In the near-term, SREITs earning will take a hit due to the rental waivers extended to tenants, higher vacancy rates as well as lower rental reversions as a result of the softer leasing demand. In the long term, how businesses use space will change. In our opinion, COVID-19 is an accelerator and not a disruptor of the structural changes in the real estate industry and REIT market. However, as the dust settles and economies gradually reopen, we see potential re-rating catalyst for the REIT sector.
1. SREITs and investors are forced to embrace higher leverage, narrowing the gearing gap between SREITs and their global peers.
In July 2019, MAS released a consultation paper on the proposed raising of leverage limits for SREITs with minimum interest coverage ratios (ICRs) of 2.5x from 45% to 50%. Amongst the REIT markets, Singapore and Hong Kong have the lowest gearing limit of 45%, Malaysia imposed a 50% gearing limit while Thailand allowed leverage limits of up to 60% for REITs with investment-grade credit ratings. Other developed REIT markets like Australia, Japan, United States and France do not impose leverage limits. Despite the conservative leverage limits that SREITs are subjected to, gearing ratios for most SREITs ranged between of 28% to 38%, maintaining a minimum of 5% buffer from the statutory leverage limit. Additionally, market participants seem to punish SREITs with higher gearing, indicating that conservatism is preferred.
To help SREITs prevent accidental breaches of the leverage limit due to market forces beyond REIT managers’ control (such a deterioration of asset values) and provide flexibility for REITs to draw on debt facilities to meet cashflow mismatches, MAS raised the leverage limits to 50%, deferring the 2.5x ICR pre-requisite until 1 January 2022.
While we expect SREITs to gradually utilise the higher gearing headroom, the market turbulence induced by COVID-19 forced SREITs and investors to confront and get comfortable with the possibility of higher gearings. We believe this paves the way for a REIT market that is more receptive to higher leverage ratios, which in the long run, allows SREITs to be able to move more swiftly when competing with private funds and other REITs for assets, and allow SREITs the flexibility to optimize their capital structures. The additional 5% of gearing headroom translates to substantial debt headroom for SREITs, depending on the size of their asset base.
2. COVID-19 only accelerated the technology-enabled structural shifts, providing opportunities to make portfolios more future-ready.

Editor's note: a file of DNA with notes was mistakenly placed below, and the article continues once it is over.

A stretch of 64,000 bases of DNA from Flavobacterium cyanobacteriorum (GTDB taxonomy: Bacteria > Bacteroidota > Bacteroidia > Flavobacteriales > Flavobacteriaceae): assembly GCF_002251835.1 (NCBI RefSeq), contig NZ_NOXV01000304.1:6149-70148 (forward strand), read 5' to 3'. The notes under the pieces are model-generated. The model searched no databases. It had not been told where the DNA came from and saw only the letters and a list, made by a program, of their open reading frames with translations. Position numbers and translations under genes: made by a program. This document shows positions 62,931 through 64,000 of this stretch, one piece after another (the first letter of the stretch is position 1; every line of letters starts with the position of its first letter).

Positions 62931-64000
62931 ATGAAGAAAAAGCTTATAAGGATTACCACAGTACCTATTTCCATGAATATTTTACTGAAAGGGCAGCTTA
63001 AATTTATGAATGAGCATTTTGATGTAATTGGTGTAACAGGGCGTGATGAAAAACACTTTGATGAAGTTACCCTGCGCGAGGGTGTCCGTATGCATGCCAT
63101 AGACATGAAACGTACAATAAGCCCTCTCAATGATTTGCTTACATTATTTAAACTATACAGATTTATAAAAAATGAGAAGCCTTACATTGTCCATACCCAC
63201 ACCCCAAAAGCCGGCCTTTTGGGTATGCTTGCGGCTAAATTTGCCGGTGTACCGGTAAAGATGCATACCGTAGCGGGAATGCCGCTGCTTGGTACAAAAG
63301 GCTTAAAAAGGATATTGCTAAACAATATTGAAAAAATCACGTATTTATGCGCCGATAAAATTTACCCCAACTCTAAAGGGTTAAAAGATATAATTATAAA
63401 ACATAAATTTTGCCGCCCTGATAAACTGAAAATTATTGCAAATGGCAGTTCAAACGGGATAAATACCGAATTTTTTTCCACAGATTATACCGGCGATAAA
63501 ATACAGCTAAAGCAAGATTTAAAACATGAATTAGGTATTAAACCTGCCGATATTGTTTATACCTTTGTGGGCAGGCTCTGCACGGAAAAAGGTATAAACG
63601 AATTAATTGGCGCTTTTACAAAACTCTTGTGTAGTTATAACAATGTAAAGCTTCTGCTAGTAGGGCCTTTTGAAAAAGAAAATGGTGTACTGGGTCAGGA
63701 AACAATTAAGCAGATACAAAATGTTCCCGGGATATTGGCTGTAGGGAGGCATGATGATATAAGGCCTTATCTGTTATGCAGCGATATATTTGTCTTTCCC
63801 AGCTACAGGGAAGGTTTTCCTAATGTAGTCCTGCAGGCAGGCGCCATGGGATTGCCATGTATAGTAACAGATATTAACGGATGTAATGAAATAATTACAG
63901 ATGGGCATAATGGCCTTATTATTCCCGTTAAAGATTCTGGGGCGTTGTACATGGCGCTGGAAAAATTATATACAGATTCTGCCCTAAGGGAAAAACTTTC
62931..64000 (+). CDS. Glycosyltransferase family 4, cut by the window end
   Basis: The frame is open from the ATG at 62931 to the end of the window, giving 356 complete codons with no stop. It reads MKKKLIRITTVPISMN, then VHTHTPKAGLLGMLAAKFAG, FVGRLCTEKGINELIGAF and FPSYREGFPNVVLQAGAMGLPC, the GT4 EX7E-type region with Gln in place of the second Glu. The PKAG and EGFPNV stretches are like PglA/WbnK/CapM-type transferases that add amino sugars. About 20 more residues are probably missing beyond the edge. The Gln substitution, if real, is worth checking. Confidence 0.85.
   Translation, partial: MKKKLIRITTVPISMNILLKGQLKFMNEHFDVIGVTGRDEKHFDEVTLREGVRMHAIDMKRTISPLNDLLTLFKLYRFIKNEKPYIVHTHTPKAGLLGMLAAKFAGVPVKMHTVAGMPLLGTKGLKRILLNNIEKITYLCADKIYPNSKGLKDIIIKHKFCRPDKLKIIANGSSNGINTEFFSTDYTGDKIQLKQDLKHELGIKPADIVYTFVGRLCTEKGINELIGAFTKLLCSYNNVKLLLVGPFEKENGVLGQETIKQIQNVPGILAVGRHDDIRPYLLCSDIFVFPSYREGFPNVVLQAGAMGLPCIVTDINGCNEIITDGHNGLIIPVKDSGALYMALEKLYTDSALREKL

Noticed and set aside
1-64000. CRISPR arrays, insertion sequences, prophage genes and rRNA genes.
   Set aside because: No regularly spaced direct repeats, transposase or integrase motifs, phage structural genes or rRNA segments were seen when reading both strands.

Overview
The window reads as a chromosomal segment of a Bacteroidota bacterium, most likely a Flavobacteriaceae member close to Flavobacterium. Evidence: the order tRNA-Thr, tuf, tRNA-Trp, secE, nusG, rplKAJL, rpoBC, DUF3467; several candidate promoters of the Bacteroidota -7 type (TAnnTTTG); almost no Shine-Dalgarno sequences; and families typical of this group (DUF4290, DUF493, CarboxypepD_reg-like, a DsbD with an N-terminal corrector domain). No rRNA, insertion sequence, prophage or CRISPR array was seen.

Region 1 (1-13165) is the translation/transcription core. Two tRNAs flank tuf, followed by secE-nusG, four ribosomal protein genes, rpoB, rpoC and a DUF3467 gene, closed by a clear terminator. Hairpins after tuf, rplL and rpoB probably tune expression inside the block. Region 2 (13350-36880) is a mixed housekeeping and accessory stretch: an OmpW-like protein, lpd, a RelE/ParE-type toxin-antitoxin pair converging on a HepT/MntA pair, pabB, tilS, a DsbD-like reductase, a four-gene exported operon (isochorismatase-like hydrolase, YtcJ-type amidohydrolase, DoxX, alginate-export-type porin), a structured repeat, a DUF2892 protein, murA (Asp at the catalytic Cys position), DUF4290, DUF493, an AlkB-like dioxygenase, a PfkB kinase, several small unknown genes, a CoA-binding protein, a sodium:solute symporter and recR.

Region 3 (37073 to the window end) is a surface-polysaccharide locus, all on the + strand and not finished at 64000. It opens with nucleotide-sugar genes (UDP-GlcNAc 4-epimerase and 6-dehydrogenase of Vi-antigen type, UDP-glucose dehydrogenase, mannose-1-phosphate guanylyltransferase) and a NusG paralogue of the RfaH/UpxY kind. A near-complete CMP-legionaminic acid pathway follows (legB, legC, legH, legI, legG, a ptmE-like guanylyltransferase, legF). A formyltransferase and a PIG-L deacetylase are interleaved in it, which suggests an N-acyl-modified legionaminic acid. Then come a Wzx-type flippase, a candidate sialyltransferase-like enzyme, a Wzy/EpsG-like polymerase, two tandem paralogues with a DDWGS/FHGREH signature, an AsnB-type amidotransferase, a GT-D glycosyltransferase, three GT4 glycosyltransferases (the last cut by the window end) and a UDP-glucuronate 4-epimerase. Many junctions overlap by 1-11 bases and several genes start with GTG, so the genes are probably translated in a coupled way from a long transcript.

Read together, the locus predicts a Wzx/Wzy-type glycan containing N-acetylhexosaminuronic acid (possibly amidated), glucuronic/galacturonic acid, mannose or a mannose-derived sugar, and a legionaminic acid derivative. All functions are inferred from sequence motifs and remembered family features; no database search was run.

Right-sizing, be it through tenants becoming more efficient with their space requirements or averaging down the cost of space through the hub-and-spoke strategy, has been a pre-existing risk for the commercial sector. Similarly, the threat of e-commerce has been a growing threat over the years.
As part of active management, landlords have been exploring various methods to pad demand as well as increase tenant stickiness. New demand from flex space operators have helped to soak up some of the supply in the recent years. We have seen some developers take stakes in coworking operators to get a better understanding of the operations and sustainability of this trend. Retail landlords have embarked on reward programs to drive tenant and customer stickiness, embrace e-commerce trends through the promotion of an omni-channel model and experiment with lease structures with higher risk-sharing.
Stronger use case for flex space
Right-sizing of space by traditional users of office space (finance, legal and tech companies) has been an ongoing trend. In recent years, new demand from flex space operators has helped to soak up some of the supply. Lockdowns have resulted in 70% to 99% of tenants’ workforce telecommuting and is a test on the necessity and dependence on office space.
COVID-19 has resulted in new uses for flex space – as a scalable solution for business continuity plans. 79 Robinson Road achieved TOP on 5 May 2020, with committed occupancy of 70%, including 10.8% of NLA (56,0000 sqft) of space taken up by Bridge+, CapitaLand’s wholly-owned coworking and flex space operator. As the structural shifts gradually unfold in this uncertain economy, the outlook for flex space is optimistic as an intermediate stage in the change of occupier strategy, as well as scalable space solution for new businesses entering the market.